Writing Wrongs

March 06, 2005

Yes! I finished The Time Traveler's Wife today. What a wild ride. I haven’t read something quite like that in well, maybe ever. It’s a great book to read from a writer’s perspective. I’m such a slow reader these days. I’ll read, stop, and reread a paragraph, and ponder the author’s intent. Some writers say they can’t read for pleasure because they’re always “editing.”

I like to think of it as assessing. I mean, it’s not really my place to question the writer’s choice of words or syntax. If it bothers me that much, I’ll stop reading that particular book. But when a book is good, pondering can be time consuming.

Something that struck me about The Time Traveler’s Wife was some of the choices the author made. I wondered more than once why she chose to reveal certain pieces of information when she did, only to realize later on that it was the most interesting way to handle it.

The excerpt below comes late in the book (but doesn’t give anything away if you haven’t read it) and illustrates what I mean.

“Gosh,” says Catherine. “It’s like working with Clark Kent.”

“I feel like Jimmy Olsen,” says Matt. “Ugh.”

“That makes you Lois Lane,” Roberto teases Catherine.

“No, no. Clare is Lois Lane,” she replies.

Matt says, “But Lois Lane was oblivious to the Clark Kent/Superman connection, whereas Clare . . .”

“Without Clare I would have given up a long time ago,” I say. “I never understood why Clark Kent was so hell bent on keeping Lois Lane in the dark.”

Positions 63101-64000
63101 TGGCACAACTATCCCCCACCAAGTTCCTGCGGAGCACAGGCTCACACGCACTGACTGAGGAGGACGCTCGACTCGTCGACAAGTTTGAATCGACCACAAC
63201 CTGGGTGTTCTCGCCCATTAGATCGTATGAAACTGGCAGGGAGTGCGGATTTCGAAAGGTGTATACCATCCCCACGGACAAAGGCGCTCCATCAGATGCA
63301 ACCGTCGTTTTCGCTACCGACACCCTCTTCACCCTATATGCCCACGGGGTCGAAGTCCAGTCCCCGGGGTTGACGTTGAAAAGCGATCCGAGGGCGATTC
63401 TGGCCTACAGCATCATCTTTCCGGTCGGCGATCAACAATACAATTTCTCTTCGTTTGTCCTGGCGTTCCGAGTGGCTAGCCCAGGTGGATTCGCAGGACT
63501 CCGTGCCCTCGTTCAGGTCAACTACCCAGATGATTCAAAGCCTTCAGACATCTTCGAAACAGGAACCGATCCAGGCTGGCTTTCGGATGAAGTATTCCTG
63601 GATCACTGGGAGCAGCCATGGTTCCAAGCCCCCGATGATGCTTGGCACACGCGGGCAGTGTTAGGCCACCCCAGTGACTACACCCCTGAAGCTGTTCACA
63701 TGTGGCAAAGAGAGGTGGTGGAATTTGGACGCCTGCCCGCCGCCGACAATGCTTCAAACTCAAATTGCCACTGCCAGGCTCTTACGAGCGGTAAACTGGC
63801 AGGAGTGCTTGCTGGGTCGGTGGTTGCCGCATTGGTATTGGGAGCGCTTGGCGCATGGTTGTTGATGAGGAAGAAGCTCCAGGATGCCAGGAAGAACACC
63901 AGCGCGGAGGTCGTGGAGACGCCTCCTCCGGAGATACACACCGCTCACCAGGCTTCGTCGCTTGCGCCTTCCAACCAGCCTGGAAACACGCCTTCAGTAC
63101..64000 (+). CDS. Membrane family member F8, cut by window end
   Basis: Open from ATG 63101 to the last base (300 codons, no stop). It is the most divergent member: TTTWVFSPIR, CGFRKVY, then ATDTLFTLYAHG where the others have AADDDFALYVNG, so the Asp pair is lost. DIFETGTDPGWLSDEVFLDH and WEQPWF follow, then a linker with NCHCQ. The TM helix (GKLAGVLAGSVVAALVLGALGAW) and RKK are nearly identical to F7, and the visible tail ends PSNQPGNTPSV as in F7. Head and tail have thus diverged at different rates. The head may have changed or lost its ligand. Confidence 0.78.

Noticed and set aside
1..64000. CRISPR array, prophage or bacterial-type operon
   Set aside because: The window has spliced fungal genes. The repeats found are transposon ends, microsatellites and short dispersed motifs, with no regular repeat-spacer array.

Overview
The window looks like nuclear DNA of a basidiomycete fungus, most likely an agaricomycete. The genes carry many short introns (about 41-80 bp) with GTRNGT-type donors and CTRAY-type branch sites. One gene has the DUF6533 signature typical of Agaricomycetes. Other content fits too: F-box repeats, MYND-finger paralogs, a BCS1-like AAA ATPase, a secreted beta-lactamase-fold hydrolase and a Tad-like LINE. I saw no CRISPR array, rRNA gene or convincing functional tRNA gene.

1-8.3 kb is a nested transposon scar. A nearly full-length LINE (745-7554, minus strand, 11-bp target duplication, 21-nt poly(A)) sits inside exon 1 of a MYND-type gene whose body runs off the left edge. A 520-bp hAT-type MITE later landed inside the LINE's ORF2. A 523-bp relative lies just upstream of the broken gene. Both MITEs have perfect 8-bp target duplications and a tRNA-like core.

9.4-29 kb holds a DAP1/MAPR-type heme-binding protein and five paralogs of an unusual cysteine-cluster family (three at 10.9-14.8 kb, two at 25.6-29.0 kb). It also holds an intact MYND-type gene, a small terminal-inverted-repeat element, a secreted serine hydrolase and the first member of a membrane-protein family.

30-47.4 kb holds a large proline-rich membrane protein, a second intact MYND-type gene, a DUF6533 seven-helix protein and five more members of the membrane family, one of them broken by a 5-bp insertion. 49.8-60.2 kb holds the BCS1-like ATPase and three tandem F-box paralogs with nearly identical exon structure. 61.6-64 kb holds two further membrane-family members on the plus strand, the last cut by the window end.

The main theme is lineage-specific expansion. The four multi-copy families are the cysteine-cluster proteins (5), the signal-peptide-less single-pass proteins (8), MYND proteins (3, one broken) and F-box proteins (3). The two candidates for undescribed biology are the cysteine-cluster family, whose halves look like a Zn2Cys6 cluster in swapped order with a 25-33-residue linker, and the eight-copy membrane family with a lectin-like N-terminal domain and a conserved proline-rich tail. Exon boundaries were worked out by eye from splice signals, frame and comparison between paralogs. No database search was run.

“It makes a better story,” says Matt.

“Does it? I don’t know,” I reply.

Writers hear a lot about “raising the stakes” and figuring out what the worst thing that can happen to a character is and making it happen. Sometimes worst thing = predictable. Orson Scott Card in Characters and Viewpoint talks about figuring out what the most interesting thing is and making that happen.

This is what happens in The Time Traveler’s Wife. This isn’t to say that there wasn’t escalating plot, rising stakes, and ticking clock, because there were. But it was different. I was surprised, and it’s been a while since I’ve been surprised.

And wouldn’t you know. The day I buy some books to read, I get an email notice from the library for a book I don’t remember putting on hold it was so long ago. Since there’s a waiting list, I’m reading that one first.

So many books, so little time.

Charity Tahmaseb wrote at 7:48 a.m.

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